Saying that the falling rupee presents India both a challenge and an opportunity, the International Monetary Fund (IMF) wants New Delhi to continue its policy efforts to re-invigorate the economy.
"The current situation presents a challenge, obviously, to the government of India, but also an opportunity for the government to continue in its policy efforts on a variety of fronts," Gerry Rice, director of IMF communications department, said.
Asked if the IMF was having any discussions with New Delhi about supporting its economy amid speculation about India possibly selling its gold reserves to the IMF to prop up its currency, Rice said he did not want to "speculate on any support or programme needs" for India.
However, in his view "the combination of large fiscal and current account deficits, high and persistent inflation, sizable unhedged corporate foreign borrowing" among other things had clearly affected market confidence in India.
"Reliance on portfolio inflows are longstanding vulnerabilities that have now been elevated as global liquidity conditions tighten," Rice said "and this clearly has affected market confidence".
Meanwhile, writing in the New York Times, Simon Johnson, a former IMF chief economist, suggested that some policy confusion in recent months had compounded weakening confidence in the Indian economy.
"Weakening confidence in the Indian economy has been compounded by some policy confusion in recent months, which has further encouraged domestic residents to move funds out of the country," he wrote.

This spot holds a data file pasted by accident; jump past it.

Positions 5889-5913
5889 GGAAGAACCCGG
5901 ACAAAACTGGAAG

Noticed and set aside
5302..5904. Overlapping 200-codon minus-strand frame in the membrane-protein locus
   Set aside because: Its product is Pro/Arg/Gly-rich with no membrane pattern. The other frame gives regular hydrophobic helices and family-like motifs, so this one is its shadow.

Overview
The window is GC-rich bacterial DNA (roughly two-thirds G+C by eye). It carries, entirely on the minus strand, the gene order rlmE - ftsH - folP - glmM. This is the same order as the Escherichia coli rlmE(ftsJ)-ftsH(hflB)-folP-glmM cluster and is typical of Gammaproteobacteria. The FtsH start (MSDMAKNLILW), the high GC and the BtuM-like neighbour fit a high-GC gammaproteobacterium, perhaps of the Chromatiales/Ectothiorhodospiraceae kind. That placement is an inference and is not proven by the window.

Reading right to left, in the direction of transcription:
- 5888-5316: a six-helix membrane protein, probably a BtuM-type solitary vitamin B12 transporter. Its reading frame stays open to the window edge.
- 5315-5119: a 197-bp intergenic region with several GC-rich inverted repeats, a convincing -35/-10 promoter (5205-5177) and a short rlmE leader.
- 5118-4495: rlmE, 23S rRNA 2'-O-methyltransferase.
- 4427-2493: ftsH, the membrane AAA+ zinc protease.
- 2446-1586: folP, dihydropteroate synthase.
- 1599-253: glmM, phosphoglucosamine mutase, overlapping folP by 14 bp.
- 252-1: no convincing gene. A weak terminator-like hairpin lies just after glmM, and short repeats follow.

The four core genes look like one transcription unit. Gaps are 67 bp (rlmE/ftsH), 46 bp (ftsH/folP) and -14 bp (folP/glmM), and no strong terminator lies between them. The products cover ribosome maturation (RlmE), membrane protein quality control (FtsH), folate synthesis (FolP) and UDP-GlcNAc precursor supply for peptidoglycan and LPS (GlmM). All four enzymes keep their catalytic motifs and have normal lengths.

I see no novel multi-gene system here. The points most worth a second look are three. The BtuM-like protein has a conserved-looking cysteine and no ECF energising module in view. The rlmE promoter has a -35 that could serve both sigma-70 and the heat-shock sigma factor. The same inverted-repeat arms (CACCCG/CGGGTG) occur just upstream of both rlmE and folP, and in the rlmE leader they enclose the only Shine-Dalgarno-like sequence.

But the Reserve Bank of India's "signalling of its intentions is likely to become clearer, with some tightening of policy, including modest interest rate increases," following the appointment of Raghuram Rajan as the new central bank governor, Johnson wrote.
"Still, there is political pressure to keep the economy growing ahead of elections in early 2014, so we should not expect fiscal policy to tighten," he said. "When a country like India faces crisis, for domestic reasons but also perhaps because of what is happening in the United States, capital tends to flow out of that country and toward safe havens (like the United States)," Johnson wrote.
"You can wring your hands about this system as much as you like," he wrote. "But this is the way the world works, and this is how it will work for the foreseeable future. "The message is borrower beware, always. As the United States heads toward its next crazy confrontation over the federal government's debt ceiling, heavily indebted emerging markets face serious risks," Johnson warned.